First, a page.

Tax residence and fiscal domicilei Corporate residence
Companies are deemed to be resident in Italy if, for the greater part of the tax year, they have their legal seat, place of management or main business purpose in Italy. The place of management is deemed to be the place where the main decisions regarding the business are taken (usually, where the board meetings are held).
Moreover, pursuant to certain presumptions set out by the ITC, a foreign-incorporated company is deemed as resident in Italy if it controls an Italian-resident company and, at the same time, it is either controlled by an Italian-resident person (company or individual), or managed by a board of directors with a majority of Italian-resident members. The presumption of residence can be rebutted by the taxpayer.
Among the amendments the Italian tax system underwent in 2015 and 2018, new rules have been laid down to assess the tax basis of the assets of companies that move from another country and take up Italian residence.
In this respect, starting from 2015, inbound transfers of residence are to be distinguished depending upon the former country of residence: if the company was a resident of a white-listed country, for Italian tax purposes the entry tax basis of its assets and liabilities is equal to their arm's-length value; on the other hand, if the company is exiting a blacklisted country, the entry tax basis of its assets and liabilities is equal to their arm's-length value subject to a successful ruling. Where a ruling does not succeed, for Italian tax purposes the tax basis of the company's assets will be the lowest among their cost basis, book value and arm's-length value and, as to liabilities, the highest among their cost basis, book value and arm's-length value.
Further, pursuant to the Italian undergoing implementation of the ATAD, the scope of application of such provision now covers the transfers to the Italian territory of: (1) a permanent establishment of a non-resident company; (2) a business; (3) a permanent establishment of a resident company under the branch exemption regime; and (4) cross-border mergers. In a public ruling (Resolution No. 69/E of 5 August 2016), the Italian tax authorities clarified that the entry tax regime is available also to a foreign real estate holding company established in Luxembourg, since it carries out an 'economic' activity. Further, in that context, the Italian tax authorities also confirmed that the assets of the foreign company that are either booked at a lower value than fair market or are no longer booked in the company's accounts owing to full depreciation can be booked at their arm's-length value upon entry in the Italian tax system.ii Branch or permanent establishment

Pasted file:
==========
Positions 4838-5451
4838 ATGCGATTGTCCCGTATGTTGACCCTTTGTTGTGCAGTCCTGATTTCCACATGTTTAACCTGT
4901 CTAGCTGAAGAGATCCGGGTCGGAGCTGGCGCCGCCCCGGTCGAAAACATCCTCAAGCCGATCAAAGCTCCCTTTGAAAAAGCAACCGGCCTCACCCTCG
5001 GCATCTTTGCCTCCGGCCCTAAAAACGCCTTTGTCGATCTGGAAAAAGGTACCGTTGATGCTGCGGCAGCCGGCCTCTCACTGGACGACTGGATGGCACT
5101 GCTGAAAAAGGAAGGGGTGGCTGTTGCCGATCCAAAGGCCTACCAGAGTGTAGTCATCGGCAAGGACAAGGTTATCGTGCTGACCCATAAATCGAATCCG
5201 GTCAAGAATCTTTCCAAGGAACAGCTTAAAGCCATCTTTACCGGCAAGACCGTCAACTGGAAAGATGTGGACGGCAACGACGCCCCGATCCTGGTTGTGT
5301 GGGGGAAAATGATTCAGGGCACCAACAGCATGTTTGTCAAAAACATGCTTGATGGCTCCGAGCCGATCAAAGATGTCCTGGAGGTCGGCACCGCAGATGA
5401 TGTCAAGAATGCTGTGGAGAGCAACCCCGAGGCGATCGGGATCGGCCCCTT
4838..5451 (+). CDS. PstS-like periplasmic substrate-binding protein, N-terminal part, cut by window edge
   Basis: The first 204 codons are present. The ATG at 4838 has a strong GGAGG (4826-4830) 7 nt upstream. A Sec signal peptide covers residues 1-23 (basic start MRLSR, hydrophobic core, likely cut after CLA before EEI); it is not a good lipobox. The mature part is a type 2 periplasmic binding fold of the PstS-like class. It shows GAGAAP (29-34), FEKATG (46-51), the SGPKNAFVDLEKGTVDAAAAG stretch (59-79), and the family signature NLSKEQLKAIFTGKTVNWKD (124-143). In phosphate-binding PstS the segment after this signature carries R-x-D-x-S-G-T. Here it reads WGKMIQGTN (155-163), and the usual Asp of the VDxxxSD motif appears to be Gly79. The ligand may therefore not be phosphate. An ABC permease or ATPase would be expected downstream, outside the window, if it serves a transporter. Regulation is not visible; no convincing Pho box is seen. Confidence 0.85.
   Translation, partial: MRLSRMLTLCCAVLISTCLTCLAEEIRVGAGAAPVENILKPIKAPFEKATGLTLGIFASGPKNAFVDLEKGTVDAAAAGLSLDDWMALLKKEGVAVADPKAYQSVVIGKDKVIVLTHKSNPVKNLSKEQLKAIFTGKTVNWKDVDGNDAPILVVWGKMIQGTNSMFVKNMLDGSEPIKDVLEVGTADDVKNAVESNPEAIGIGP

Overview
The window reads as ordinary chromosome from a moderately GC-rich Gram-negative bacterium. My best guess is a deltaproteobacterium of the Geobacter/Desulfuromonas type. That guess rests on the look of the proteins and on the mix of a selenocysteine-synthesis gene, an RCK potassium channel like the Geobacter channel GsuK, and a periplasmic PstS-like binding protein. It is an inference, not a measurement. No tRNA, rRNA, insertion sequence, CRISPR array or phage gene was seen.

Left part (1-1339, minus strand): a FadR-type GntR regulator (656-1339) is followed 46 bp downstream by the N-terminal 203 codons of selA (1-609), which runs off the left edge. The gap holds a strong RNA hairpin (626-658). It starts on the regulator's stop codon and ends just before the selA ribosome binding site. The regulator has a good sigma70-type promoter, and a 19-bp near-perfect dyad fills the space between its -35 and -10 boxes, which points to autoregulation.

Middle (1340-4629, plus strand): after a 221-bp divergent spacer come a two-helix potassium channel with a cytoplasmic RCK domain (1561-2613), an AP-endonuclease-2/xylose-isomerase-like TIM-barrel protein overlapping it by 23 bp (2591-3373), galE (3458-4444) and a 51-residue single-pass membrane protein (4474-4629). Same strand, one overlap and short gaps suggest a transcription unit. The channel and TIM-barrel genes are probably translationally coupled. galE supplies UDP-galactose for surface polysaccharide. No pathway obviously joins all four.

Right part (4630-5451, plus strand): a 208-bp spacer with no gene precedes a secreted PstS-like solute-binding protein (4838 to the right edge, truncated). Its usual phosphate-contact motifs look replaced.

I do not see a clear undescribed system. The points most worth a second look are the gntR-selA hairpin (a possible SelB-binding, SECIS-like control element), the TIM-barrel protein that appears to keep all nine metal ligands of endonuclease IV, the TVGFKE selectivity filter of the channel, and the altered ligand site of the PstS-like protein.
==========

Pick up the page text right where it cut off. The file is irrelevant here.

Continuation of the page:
Under the ITC, a permanent establishment is defined as a fixed place of business through which the business of a non-resident enterprise is wholly or partly carried out in Italy (physical permanent establishment). In addition, a permanent establishment occurs when a person who is not independent from the foreign enterprise has the power to engage the non-resident enterprise and usually does so (agency permanent establishment). A fixed place of business is not considered as a permanent establishment if the activity carried out is of an internal nature (i.e., it is rendered solely in favour of the enterprise owning such fixed place of business), or has a preparatory or ancillary nature in respect of the ordinary activity carried out by the enterprise. A special definition of permanent establishment applies to businesses engaged in the gambling sector, according to which if a resident carries out betting intermediary activity by means of a fixed place of business on behalf of a non-resident – even by collecting the bets or by providing the customers with the proper machines – and the financial flows related to such activities overcome the threshold of €500,000, the non-resident is deemed to have a permanent establishment in Italy.
Starting from 2018, the legislator has introduced a new definition of permanent establishment that, on the one hand is in line with the new Article 5 of the OECD Model Convention, and on the other hand introduces a new definition of digital permanent establishment. The new definition of 'digital' permanent establishment covers cases of significant and continuous economic presence designed to avoid a physical one.
Such domestic definition, however, is not applicable insofar as the foreign taxpayer is covered by a double tax agreement that provides for a definition of permanent establishment that is more favourable to the taxpayer than the relevant domestic definition.
As regards the allocation of profits to permanent establishments, reference is made to OECD guidelines and principles; such principles are adopted by the Italian tax authorities according to the functionally separate entity approach.
While Italy relieves double taxation through the ordinary credit method (both in its double tax treaties and through domestic rules), a 2015 piece of legislation provides for an alternative relief method for foreign branches of Italian companies (the s.c. branch exemption). Under the branch exemption regime, an Italian company having permanent establishments located in white-listed countries can elect for the application of the exemption method rather than the credit method. The election is irrevocable and follows the 'all-in, all-out' approach. The election for the exemption method does not 'defuse' the controlled foreign corporation (CFC) legislation, but exemptions can be sought through the ruling procedure.